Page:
Last week I took part as master of ceremonies on an special event for FLOSS developers at .. Microsoft Spain offices! The idea for the meeting was to explore the different FLOSS technologies already supported by Microsoft Azure with speakers from different companies and communities like MongoDB, PhoneGap/Cordova, etc.
The event is part of the new openness strategy that is driving the company. But, I have thought about how open is really this movement? Of course, they are releasing a lot of code as Open Source, but is the company contributing to other FLOSS projects beyond their own ones? And by suprise, the answer has come from our own dashboards.
Less than two weeks for a new release of the OpenStack software. As usual, we at Bitergia keep contributing to this project through the Comunity Activity Board project as part of the openstack-infra project. A beta version of our companies analysis of the Icehouse release is already available at the OpenStack releases dashboard, where previous releases are accessible as well: Havana, Grizzly, Folsom and Essex.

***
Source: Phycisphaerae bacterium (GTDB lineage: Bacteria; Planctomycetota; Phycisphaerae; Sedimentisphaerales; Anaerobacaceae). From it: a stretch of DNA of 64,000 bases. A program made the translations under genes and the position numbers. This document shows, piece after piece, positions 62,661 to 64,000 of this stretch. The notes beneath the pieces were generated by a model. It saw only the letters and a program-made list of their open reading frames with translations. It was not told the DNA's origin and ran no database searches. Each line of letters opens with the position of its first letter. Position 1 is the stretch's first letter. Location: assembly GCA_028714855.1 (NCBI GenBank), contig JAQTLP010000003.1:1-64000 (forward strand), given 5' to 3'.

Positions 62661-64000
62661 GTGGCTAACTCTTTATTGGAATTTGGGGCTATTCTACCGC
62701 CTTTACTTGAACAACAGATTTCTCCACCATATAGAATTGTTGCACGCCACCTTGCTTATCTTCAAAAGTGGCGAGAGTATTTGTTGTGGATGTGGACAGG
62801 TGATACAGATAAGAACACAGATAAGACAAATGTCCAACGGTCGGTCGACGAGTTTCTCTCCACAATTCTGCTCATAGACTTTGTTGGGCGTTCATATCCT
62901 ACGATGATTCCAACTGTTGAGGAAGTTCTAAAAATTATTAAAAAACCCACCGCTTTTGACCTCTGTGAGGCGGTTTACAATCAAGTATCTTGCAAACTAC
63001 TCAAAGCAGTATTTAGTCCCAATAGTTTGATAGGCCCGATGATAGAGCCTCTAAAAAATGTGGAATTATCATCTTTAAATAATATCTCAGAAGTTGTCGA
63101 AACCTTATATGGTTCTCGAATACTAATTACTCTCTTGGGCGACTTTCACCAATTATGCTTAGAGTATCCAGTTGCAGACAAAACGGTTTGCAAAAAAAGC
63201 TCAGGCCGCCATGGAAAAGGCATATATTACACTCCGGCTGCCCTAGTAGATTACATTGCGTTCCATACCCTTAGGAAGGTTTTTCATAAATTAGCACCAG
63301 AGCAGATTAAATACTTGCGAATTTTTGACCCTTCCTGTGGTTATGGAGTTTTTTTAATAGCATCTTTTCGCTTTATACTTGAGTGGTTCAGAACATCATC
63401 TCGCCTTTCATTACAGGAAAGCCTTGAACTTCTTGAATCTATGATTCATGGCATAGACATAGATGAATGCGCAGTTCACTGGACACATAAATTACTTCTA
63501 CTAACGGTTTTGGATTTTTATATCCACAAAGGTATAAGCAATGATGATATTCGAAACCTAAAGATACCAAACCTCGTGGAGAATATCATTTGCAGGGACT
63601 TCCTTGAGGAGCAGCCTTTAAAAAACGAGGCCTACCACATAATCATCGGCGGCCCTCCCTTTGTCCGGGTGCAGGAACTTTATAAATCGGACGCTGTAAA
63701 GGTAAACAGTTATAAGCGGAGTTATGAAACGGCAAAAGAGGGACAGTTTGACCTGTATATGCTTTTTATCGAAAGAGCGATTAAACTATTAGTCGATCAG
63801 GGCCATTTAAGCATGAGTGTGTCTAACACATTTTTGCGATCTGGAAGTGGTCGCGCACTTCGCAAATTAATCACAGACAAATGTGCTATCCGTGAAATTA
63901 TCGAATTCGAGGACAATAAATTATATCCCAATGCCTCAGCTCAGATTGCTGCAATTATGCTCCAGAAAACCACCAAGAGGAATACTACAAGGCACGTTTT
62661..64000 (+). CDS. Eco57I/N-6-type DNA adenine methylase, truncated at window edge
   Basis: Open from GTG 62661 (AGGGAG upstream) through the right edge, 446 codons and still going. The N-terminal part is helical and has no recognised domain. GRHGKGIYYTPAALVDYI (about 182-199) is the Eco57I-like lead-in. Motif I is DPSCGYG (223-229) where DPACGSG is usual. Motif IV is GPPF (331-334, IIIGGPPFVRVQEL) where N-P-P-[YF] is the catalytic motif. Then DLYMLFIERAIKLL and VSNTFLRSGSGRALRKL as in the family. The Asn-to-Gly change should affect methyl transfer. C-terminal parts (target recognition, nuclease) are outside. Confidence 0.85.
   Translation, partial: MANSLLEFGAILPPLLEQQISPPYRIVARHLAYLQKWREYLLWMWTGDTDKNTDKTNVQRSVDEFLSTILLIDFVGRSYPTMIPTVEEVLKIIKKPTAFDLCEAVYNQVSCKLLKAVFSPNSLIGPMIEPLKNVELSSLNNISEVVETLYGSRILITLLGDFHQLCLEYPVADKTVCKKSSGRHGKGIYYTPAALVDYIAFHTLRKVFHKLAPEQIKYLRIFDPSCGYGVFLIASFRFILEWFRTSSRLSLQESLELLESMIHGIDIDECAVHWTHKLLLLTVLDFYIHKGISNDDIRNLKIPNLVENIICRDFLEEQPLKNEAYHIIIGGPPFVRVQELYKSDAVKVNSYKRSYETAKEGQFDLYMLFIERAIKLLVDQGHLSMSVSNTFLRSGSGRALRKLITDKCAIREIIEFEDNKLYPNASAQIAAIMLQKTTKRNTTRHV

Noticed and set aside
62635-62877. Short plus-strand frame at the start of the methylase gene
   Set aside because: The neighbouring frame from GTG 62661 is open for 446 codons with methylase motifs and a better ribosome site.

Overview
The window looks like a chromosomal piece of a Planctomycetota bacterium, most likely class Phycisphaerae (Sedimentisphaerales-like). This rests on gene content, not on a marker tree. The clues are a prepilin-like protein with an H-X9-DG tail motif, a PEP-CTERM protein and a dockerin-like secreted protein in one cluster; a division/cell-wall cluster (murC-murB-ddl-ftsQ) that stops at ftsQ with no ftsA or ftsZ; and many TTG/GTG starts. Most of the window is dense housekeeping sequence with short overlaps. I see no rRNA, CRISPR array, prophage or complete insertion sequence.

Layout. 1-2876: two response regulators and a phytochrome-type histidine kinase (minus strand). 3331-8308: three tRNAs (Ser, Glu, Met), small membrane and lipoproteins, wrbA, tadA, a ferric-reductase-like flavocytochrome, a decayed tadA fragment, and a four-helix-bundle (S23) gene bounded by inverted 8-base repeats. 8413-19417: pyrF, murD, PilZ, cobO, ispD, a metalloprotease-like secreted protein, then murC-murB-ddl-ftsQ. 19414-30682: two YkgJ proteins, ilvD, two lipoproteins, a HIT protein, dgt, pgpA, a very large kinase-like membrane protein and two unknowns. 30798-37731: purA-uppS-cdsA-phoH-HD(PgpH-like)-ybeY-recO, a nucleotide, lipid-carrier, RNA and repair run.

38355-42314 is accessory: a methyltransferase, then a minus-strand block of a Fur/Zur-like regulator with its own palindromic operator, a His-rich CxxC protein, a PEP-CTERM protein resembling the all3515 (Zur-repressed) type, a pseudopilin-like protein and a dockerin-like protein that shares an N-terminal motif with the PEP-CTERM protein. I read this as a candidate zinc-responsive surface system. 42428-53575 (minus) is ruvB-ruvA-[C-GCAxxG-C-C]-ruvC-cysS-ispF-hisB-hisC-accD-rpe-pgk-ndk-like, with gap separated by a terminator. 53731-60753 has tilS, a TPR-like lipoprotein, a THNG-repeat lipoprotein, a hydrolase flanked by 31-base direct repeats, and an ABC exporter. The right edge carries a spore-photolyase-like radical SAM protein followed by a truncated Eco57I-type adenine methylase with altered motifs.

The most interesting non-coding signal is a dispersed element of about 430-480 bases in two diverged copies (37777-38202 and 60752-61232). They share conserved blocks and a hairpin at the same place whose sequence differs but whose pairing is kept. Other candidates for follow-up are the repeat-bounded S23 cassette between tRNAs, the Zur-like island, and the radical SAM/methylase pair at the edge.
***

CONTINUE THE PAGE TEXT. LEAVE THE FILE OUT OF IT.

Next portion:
An interesting fact: while for previous releases contributing organizations changed a lot, from Havana to Icehouse release top contributors keep stable with no big changes. Even more: no big changes in the top organizations, and no big changes in the number of commits. The only new entry in the top ten is Intel, with the rest contributing in a similar way as they were in Havana.
It has been an intense 2014 start. First, we have been working hard on January to update our published dashboards look & feel, to have them updated for FOSDEM 2014. Beyond the two talks we had there (A comparison between MediaWiki, TWiki and XWiki communities and Project development & community metrics for fun and profit), we have had a lot of meetings during FOSDEM due to the interest on the services we provide. So, new customers are coming (stay tunned for updates), and the current ones start to show their dashboard on public, like oVirt dashboard as part of the work we are doing for Red Hat. There aren’t too many photos from Brussels, but you can find some in our Google+ profile.
On the other hand, we have been included in two European R&D projects, and during February we have had the MARKOS project plenary meeting in Berlin. It is aimed to realize the prototype of a service and an interactive application providing an integrated view on the Open Source projects available the on web, focusing on functional, structural and licenses aspects of software code.
And this is only the start of a promising year..